The dictionary is the set of all neighborhood patterns for which
*wQ* is not equal to zero and represents some knowledge about the
structure of the data. For images containing thin objects, we make the
following assumptions about the data:

- the image consists of neighborhoods containing all blanks or a portion of a thin object
- all neighborhoods containing a portion of a thin object
have the same
*wQ* - all other neighborhoods have
*wQ*= 0

The figure below shows a dictionary suitable for restoring thin lines
in two-dimensional images. The neighborhood size is 3 by 3 giving a total of
512 possible neighborhood patters. The dictionary contains only 37 entries for
which *wQ* is not zero.

For larger two-dimensional neighborhoods, and especially for three-dimensional ones, generation of a dictionary is too complicated a task to be done manually. Our algorithm to generate dictionaries for thin line restoration works as follows:

- establish a Cartesian coordinate system centered on a neighborhood
- assume always that there is an all blank neighborhood in the dictionary
- to generate a single neighborhood containing a line segment, compute the distance between each pixel and the segment. If that distance is less than 1/2 then assume the pixel is a one, otherwise assume that pixel is a zero.
- generate the complete dictionary by applying the above step for a complete range of segment orientations and distance from the central pixel.
- discard neighborhoods from the dictionary that:
- are redundant, i.e., occur elsewhere in the dictionary,
- have too few ones, and
- have both a row and a column with more than a
single one. Avoids neighborhoods that look
like:

The above algorithm extends easily to three-dimensional neighborhoods and thin sheet restoration.

In the above table, there are only 37 neighborhoods in the dictionary and the restoration is fast. However, as the neighborhood size and number of dimensions increases the restoration can become too slow to be practical.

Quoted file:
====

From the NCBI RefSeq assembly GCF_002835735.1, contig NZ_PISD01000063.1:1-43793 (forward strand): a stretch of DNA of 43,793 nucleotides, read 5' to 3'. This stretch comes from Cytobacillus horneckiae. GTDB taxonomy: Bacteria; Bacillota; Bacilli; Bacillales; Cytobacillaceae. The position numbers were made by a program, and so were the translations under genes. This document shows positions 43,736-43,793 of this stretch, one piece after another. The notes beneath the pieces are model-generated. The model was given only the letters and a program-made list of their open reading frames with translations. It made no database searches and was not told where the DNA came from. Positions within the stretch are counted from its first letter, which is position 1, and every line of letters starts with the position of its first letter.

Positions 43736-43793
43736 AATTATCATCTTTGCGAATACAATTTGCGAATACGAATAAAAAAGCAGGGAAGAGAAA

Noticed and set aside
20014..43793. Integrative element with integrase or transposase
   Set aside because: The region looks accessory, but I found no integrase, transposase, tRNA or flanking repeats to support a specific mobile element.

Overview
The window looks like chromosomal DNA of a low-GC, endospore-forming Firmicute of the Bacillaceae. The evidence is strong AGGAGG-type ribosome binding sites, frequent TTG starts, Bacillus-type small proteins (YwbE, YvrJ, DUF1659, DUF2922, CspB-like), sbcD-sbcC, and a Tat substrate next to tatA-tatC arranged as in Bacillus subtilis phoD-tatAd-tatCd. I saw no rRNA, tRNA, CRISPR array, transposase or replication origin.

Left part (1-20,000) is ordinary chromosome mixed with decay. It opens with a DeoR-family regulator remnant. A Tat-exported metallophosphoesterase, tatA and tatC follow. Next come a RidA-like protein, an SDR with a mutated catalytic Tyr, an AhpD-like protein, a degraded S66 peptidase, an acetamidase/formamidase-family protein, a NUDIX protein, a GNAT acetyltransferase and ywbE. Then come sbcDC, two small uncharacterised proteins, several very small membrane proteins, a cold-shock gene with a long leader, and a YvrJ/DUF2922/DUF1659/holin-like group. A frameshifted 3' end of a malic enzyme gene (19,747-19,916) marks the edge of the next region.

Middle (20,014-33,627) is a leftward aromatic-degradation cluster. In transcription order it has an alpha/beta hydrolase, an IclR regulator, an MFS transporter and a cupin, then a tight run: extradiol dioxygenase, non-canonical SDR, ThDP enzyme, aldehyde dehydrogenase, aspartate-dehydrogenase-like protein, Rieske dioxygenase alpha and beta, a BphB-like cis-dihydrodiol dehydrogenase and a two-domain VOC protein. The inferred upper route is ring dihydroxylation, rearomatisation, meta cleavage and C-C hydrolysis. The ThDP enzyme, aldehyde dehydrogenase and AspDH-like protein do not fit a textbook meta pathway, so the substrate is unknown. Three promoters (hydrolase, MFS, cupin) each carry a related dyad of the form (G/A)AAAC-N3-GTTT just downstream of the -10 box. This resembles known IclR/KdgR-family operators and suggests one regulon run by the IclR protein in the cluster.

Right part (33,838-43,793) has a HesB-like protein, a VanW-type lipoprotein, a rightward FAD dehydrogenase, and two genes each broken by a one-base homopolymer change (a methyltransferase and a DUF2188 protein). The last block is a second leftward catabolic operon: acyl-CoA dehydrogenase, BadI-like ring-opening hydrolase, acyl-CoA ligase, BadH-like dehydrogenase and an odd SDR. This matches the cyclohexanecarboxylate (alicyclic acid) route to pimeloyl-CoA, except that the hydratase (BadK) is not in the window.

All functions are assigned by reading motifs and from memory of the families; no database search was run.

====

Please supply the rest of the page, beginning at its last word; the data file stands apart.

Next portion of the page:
An analysis of the algorithm shows that the vast majority of the computation
is in the summation of norms in the probability distribution *phi*.
We have optimized the speed of computation by recognizing that almost every
entry in the dictionary is nearly identical to at least one other. It is then
faster to compute the sum by adjusting a previously computed sum
for a similar neighborhood than it is to compute the sum from scratch.

To optimize this approach we represent the dictionary as a graph where each node is a dictionary entry and there is an edge between every pair of nodes. We then assign a weight to each edge equal to the number of pixel differences between the two nodes it connects, and compute a minimum spanning tree. As a result, computing the sums during a depth-first traversal of the tree minimizes the computation. For example, Figure 3 shows the tree derived for the dictionary in Figure 2. A traversal of the tree requires only 106 additions in computing the norms at each image site while 296 are required for the brute force approach. The savings are not that great for such a small dictionary, but the change becomes essential to apply the method with large neighborhoods, especially in three dimensions. For example, we observed better than a 20-fold improvement for a two-dimensional 11 by 11 neighborhood.

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